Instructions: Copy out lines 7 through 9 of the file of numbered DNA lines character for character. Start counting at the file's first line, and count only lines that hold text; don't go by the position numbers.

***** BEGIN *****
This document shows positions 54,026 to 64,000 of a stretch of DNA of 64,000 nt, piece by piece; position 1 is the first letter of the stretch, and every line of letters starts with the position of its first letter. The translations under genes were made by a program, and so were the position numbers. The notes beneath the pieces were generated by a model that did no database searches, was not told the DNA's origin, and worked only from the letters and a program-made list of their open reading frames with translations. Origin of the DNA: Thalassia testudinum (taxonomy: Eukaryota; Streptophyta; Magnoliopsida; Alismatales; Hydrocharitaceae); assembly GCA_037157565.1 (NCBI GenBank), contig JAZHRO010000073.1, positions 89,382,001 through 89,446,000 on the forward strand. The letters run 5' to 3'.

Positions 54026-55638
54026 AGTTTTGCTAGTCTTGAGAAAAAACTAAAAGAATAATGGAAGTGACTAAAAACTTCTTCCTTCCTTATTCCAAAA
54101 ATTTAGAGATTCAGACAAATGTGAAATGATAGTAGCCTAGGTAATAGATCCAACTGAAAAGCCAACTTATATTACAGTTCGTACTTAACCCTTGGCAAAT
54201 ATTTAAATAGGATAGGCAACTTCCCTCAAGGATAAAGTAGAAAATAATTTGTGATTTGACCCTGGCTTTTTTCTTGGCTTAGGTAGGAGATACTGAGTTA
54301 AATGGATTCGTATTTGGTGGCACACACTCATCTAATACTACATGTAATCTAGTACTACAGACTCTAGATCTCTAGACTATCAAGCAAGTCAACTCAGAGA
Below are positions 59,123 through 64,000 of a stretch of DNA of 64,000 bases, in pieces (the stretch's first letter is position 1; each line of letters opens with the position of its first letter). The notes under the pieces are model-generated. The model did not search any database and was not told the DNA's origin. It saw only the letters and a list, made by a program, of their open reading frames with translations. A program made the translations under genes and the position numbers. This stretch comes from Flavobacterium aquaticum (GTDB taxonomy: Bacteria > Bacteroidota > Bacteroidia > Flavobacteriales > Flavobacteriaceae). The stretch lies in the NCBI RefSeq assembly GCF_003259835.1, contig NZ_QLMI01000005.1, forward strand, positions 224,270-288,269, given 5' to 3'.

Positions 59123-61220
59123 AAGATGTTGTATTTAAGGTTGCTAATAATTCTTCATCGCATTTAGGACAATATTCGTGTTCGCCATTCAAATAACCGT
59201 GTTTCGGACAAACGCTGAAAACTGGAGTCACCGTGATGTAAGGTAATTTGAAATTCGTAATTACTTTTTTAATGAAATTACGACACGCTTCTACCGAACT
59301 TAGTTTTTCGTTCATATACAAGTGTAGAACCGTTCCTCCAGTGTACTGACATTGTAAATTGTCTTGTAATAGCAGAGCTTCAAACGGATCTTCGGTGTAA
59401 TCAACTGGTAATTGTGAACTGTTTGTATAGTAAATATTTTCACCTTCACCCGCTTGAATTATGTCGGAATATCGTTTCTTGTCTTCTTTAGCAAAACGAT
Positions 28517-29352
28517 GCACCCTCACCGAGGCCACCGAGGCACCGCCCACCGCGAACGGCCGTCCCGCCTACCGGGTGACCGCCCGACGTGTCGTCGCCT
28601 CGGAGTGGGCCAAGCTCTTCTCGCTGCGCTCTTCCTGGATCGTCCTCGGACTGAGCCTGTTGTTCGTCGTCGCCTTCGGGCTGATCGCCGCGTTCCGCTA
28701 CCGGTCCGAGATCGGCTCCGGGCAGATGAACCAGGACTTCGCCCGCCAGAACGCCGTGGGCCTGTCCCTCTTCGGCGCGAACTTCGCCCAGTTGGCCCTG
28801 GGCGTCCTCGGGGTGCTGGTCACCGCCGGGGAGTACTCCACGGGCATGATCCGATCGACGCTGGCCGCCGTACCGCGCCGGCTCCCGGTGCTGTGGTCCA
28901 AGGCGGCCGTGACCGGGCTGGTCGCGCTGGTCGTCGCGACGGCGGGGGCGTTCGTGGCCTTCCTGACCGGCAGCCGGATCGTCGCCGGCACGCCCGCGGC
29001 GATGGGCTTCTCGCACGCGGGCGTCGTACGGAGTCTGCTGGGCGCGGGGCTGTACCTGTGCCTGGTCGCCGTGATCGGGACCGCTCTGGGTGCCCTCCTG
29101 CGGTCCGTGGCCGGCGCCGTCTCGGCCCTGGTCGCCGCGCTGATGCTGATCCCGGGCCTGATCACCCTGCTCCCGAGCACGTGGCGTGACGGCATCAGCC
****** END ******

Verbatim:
Below are positions 59,123 through 64,000 of a stretch of DNA of 64,000 bases, in pieces (the stretch's first letter is position 1; each line of letters opens with the position of its first letter). The notes under the pieces are model-generated. The model did not search any database and was not told the DNA's origin. It saw only the letters and a list, made by a program, of their open reading frames with translations. A program made the translations under genes and the position numbers. This stretch comes from Flavobacterium aquaticum (GTDB taxonomy: Bacteria > Bacteroidota > Bacteroidia > Flavobacteriales > Flavobacteriaceae). The stretch lies in the NCBI RefSeq assembly GCF_003259835.1, contig NZ_QLMI01000005.1, forward strand, positions 224,270-288,269, given 5' to 3'.

Positions 59123-61220
59123 AAGATGTTGTATTTAAGGTTGCTAATAATTCTTCATCGCATTTAGGACAATATTCGTGTTCGCCATTCAAATAACCGT